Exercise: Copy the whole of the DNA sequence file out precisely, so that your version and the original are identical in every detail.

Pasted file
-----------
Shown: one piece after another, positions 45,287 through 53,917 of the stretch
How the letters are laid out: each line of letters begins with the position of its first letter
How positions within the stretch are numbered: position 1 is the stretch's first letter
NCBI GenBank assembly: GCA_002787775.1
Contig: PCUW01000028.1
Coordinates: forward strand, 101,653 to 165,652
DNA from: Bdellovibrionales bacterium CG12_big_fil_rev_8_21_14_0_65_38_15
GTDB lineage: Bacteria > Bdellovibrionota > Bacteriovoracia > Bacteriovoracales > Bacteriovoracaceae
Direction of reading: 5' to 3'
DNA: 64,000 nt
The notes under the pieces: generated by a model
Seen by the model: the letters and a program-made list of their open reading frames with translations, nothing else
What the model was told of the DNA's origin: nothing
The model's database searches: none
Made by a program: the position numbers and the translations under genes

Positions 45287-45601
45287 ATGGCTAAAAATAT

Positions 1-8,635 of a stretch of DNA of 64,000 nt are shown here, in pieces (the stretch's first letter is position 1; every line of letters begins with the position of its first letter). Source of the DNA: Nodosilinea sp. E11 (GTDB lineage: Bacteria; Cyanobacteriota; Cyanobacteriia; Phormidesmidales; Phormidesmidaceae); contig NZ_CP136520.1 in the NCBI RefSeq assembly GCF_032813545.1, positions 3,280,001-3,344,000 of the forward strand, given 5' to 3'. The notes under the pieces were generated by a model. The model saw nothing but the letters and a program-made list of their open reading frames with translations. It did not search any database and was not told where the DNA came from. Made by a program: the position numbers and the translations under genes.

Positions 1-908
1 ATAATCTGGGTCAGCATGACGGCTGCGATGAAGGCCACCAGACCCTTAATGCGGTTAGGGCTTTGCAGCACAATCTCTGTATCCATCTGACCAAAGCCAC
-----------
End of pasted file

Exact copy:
Shown: one piece after another, positions 45,287 through 53,917 of the stretch
How the letters are laid out: each line of letters begins with the position of its first letter
How positions within the stretch are numbered: position 1 is the stretch's first letter
NCBI GenBank assembly: GCA_002787775.1
Contig: PCUW01000028.1
Coordinates: forward strand, 101,653 to 165,652
DNA from: Bdellovibrionales bacterium CG12_big_fil_rev_8_21_14_0_65_38_15
GTDB lineage: Bacteria > Bdellovibrionota > Bacteriovoracia > Bacteriovoracales > Bacteriovoracaceae
Direction of reading: 5' to 3'
DNA: 64,000 nt
The notes under the pieces: generated by a model
Seen by the model: the letters and a program-made list of their open reading frames with translations, nothing else
What the model was told of the DNA's origin: nothing
The model's database searches: none
Made by a program: the position numbers and the translations under genes

Positions 45287-45601
45287 ATGGCTAAAAATAT

Positions 1-8,635 of a stretch of DNA of 64,000 nt are shown here, in pieces (the stretch's first letter is position 1; every line of letters begins with the position of its first letter). Source of the DNA: Nodosilinea sp. E11 (GTDB lineage: Bacteria; Cyanobacteriota; Cyanobacteriia; Phormidesmidales; Phormidesmidaceae); contig NZ_CP136520.1 in the NCBI RefSeq assembly GCF_032813545.1, positions 3,280,001-3,344,000 of the forward strand, given 5' to 3'. The notes under the pieces were generated by a model. The model saw nothing but the letters and a program-made list of their open reading frames with translations. It did not search any database and was not told where the DNA came from. Made by a program: the position numbers and the translations under genes.

Positions 1-908
1 ATAATCTGGGTCAGCATGACGGCTGCGATGAAGGCCACCAGACCCTTAATGCGGTTAGGGCTTTGCAGCACAATCTCTGTATCCATCTGACCAAAGCCAC